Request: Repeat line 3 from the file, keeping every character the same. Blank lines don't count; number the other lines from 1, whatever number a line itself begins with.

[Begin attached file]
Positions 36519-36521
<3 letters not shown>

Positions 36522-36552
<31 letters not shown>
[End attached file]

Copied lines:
Positions 36522-36552